The ideal tool for this early-stage planning is a product roadmap that is preferably designed to strategically and visually convey your high-level product. Why is it essential to build your roadmap visually? There are several reasons to do so, but here are the two primary benefits:

1. With a visual product roadmap, you and your team can more easily refer back to the product strategy you agreed on and quickly reacquaint yourself with those high-level objectives to make sure you’re still on track.

ProductPlan-kanban-style-roadmap

Contrast this visual, easy-to-review roadmap with a typical spreadsheet-based roadmap loaded with features and to-do items arranged in no particular order, and you can understand why dedicated roadmapping software makes all the difference.

2. A visually appealing roadmap can also help a product manager present its strategic goals and plans in a more compelling way to the company’s executives and other key stakeholders.

Earning this buy-in is often necessary to secure organizational approval to move ahead with new product development, so it makes sense to give your product roadmap every advantage you can before presenting it to your stakeholders.

What is Agile Product Development?

Agile product development is another term you might hear often. This simply refers to the familiar product development concept we described in the introduction—all steps involved in delivering a product to the market—but including agile software development principles, such as rapid iteration based on user feedback.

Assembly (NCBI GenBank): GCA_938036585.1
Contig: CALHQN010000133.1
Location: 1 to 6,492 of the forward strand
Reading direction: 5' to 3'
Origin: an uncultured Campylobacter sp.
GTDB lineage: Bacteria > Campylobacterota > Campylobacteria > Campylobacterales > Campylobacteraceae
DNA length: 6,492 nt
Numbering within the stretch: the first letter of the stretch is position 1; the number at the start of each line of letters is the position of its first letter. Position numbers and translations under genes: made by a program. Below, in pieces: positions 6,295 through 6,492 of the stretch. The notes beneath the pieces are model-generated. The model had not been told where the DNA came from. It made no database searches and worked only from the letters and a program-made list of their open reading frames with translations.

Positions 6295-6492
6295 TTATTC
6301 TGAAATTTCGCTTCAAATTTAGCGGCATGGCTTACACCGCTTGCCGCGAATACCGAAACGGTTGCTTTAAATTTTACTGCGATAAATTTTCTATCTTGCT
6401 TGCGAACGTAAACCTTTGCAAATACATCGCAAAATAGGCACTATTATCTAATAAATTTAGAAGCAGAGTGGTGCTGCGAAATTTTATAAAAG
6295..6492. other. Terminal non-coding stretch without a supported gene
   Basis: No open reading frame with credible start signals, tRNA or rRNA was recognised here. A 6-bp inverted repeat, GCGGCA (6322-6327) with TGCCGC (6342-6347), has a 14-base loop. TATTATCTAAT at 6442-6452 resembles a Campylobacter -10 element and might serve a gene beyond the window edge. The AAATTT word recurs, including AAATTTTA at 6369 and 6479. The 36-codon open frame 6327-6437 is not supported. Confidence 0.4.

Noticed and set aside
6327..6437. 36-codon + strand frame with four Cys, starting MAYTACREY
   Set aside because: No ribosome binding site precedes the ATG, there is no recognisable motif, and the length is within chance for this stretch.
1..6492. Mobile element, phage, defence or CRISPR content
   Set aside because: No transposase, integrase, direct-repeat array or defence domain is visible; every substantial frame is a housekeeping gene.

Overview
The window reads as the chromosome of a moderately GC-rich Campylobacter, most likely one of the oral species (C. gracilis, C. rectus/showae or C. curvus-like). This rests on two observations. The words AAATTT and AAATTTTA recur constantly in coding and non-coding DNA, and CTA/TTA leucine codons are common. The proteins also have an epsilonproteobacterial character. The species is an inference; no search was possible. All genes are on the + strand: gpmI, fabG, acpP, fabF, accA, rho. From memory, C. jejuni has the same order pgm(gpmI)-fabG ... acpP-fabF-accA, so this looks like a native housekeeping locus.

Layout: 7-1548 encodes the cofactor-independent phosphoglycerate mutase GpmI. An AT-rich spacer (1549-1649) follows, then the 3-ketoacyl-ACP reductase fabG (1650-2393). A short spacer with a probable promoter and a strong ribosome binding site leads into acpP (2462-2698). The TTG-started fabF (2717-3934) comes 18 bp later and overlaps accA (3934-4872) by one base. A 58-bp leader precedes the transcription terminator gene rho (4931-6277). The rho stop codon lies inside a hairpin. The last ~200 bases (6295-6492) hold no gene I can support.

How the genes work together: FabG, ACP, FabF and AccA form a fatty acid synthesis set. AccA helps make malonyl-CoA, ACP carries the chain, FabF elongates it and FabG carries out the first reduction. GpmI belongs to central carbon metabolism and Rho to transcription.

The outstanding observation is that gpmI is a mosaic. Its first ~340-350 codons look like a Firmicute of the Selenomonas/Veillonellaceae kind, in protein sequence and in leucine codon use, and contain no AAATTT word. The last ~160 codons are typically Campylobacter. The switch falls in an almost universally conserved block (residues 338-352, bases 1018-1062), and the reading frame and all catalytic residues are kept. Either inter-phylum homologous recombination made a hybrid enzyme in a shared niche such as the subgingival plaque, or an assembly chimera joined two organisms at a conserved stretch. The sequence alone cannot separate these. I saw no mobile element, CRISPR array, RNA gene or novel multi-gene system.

Download the agile product manager's guide to building better products ➜

The benefit of the agile framework is that it allows an organization to shorten the cycle from brainstorming through actually launching a product—because the product team intentionally pushes out versions of the product (starting with its early-stage MVP) much more quickly and with much fewer updates and improvements in each release. This allows for the team to enlist the feedback of actual users to make the product better incrementally.

A Second (and More Literal) Definition of Product Development

Finally, you might also encounter a far more narrow definition of product development, describing the product’s actual development: This would be the coding stage in software or manufacturing in a physical product).

When it comes to software, development teams can create and maintain their product development roadmaps to prioritize, summarize, and communicate their plans to build and ultimately release the product. For example, below is a product development roadmap template that your team can use to stay on track during the actual development process.

Product Development Roadmap Template by ProductPlan

Where the Magic Happens

Product development is the hard part. It’s where bright ideas collide with reality. It’s where utopian visions of the future crash into the limitations of technology and headcount. It’s what separates dreamers from doers.

To avoid a promising product vision from faltering in the face of challenging work and difficult hurdles, roadmap strategies should be tightly coupled with Agile planning to optimize the work being done. To learn more about how rapid iteration can stay true to long-term objectives, check out this webinar.